All predators serve some ecological function—particularly members of the mammalian order Carnivora which includes well-known species like wolves and grizzly bears as well as lesser known critters such as ringtails and martens (pictured at right).  Yet many of these species are presently in peril, missing from the landscape in critical areas or receiving little consideration.  And the status of others is essentially unknown.

Our Caring for Cascadia’s Carnivores initiative hopes to address the above shortcomings and is a continuation of the efforts started by Big Wildlife which became part of Cascadia Wildlands in the summer of 2013.  This new iteration works to bring public attention to the plight of these species we know are at immediate risk and also takes steps to close the information gaps on others.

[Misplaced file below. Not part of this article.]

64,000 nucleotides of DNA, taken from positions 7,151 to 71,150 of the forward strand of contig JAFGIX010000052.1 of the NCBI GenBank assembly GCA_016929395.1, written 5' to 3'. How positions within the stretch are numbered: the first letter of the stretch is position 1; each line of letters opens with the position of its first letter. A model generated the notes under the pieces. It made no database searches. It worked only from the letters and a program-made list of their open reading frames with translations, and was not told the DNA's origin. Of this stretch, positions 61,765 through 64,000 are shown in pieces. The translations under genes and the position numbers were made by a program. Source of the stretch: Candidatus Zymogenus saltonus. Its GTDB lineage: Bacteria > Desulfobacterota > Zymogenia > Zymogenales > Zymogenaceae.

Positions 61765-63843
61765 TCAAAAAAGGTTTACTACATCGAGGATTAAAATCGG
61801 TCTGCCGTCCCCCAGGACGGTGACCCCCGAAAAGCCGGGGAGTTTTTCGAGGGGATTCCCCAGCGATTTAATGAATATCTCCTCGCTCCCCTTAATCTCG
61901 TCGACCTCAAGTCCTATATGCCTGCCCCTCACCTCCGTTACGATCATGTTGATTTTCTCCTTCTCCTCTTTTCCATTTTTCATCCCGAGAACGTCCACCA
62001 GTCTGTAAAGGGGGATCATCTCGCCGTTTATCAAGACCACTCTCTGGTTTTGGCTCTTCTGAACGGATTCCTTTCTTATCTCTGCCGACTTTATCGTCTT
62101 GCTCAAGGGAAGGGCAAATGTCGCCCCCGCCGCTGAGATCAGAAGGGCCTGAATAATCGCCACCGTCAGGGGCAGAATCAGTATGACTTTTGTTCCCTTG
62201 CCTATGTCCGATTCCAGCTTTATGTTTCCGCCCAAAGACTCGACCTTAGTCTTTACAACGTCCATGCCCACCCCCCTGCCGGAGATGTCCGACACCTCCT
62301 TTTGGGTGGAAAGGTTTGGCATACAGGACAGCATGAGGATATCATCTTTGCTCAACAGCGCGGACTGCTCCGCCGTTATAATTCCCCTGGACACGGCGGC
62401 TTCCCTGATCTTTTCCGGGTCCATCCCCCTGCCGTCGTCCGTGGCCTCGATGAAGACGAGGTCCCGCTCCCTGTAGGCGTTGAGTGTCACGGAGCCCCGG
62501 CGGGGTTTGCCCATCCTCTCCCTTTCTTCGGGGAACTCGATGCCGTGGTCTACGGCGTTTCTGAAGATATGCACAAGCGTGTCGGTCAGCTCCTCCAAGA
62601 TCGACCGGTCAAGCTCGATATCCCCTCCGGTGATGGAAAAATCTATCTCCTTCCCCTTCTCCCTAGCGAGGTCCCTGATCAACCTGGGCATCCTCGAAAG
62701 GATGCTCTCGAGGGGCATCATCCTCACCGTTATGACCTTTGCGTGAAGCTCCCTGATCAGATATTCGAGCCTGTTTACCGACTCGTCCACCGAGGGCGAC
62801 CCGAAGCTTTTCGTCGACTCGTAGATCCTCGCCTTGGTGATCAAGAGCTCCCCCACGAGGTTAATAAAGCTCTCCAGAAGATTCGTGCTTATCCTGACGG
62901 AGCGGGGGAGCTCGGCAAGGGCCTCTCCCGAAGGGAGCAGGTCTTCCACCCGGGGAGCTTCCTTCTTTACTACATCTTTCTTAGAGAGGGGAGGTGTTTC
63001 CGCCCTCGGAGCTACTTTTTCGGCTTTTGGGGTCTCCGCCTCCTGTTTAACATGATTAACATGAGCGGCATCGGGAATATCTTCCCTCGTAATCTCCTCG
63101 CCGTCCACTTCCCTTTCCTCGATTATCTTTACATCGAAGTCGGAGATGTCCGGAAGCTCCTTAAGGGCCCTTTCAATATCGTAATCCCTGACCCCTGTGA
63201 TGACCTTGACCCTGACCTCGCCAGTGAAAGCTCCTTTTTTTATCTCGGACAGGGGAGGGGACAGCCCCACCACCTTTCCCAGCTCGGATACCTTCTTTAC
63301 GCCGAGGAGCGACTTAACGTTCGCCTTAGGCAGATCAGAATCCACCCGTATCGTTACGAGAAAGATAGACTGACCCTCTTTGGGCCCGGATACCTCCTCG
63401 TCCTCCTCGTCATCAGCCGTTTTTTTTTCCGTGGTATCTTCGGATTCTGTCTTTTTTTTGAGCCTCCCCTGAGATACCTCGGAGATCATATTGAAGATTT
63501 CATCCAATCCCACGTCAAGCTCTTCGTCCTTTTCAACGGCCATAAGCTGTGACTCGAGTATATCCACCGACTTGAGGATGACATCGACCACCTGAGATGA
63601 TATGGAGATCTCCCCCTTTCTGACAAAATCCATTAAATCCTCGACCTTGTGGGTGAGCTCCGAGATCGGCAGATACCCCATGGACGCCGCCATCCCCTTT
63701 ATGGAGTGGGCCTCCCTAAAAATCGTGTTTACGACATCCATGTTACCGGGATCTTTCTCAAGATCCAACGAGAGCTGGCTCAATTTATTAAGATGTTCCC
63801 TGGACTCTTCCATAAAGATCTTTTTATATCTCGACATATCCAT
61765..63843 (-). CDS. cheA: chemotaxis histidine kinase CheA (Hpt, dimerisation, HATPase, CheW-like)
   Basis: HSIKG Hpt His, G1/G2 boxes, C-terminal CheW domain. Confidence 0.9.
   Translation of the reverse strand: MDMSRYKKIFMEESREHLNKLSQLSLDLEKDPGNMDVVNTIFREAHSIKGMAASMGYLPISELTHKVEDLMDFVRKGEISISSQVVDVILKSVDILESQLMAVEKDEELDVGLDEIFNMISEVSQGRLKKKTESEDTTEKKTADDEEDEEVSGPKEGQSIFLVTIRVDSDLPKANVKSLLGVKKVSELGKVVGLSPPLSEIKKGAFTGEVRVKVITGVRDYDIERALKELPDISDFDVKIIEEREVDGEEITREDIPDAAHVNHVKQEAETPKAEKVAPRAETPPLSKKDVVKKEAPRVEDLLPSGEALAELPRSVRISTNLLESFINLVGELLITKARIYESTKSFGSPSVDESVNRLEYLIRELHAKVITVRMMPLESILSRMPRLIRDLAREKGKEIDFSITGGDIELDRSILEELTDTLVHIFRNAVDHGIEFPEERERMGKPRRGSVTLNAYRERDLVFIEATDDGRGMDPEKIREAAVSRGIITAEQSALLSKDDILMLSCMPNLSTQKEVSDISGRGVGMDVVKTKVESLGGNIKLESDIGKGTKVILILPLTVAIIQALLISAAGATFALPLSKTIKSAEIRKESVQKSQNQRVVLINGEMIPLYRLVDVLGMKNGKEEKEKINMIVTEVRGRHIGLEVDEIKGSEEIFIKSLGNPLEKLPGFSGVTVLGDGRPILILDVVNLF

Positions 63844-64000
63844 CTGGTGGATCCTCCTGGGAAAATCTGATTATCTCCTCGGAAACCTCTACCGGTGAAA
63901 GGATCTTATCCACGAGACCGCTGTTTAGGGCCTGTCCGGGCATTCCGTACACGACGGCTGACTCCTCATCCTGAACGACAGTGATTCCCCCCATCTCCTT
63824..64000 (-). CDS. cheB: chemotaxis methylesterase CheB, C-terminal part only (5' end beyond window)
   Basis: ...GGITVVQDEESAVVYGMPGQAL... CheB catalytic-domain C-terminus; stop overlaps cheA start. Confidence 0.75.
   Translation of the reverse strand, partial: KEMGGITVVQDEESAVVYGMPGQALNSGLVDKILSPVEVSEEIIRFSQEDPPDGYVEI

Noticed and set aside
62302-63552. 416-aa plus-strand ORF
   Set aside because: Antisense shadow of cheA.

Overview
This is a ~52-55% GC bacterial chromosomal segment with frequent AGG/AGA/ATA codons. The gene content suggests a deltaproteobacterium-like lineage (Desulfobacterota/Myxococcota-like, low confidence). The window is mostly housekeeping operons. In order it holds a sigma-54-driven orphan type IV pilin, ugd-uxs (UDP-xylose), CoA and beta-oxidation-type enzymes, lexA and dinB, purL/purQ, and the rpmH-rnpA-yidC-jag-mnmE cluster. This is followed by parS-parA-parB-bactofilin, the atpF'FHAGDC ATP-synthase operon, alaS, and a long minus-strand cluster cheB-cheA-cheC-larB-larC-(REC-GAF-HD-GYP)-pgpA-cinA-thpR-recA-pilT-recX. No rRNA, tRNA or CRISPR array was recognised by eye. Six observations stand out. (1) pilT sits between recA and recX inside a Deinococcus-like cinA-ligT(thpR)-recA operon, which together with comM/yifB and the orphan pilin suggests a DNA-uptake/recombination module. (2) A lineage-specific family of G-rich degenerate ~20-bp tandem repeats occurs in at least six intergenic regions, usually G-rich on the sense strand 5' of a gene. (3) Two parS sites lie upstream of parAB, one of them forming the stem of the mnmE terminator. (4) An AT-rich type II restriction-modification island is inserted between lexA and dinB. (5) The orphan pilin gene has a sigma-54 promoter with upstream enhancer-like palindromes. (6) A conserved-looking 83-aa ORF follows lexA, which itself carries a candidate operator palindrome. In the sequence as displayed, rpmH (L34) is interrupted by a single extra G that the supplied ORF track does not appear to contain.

Since many of these species are similar to the wolf in that they are victims of long-held myths and concerted efforts to promote fear and misinformation, education will also be a large part of this initiative.  So who are these important species in Cascadia?
Cascadia’s Mammalian Carnivores
Bears (Ursidae): brown bear and black bear
Dogs (Canidae): wolf, coyote, gray fox, red fox, kit fox
Weasels (Mustelidae): wolverine, badger, marten, fisher, river otter, sea otter, mink, long-tailed weasel, short-tailed weasel, and least weasel
Cats (Felidae): cougar, lynx, and bobcat
Raccoons and Allies (Procyanidae etc.): raccoon and ringtail


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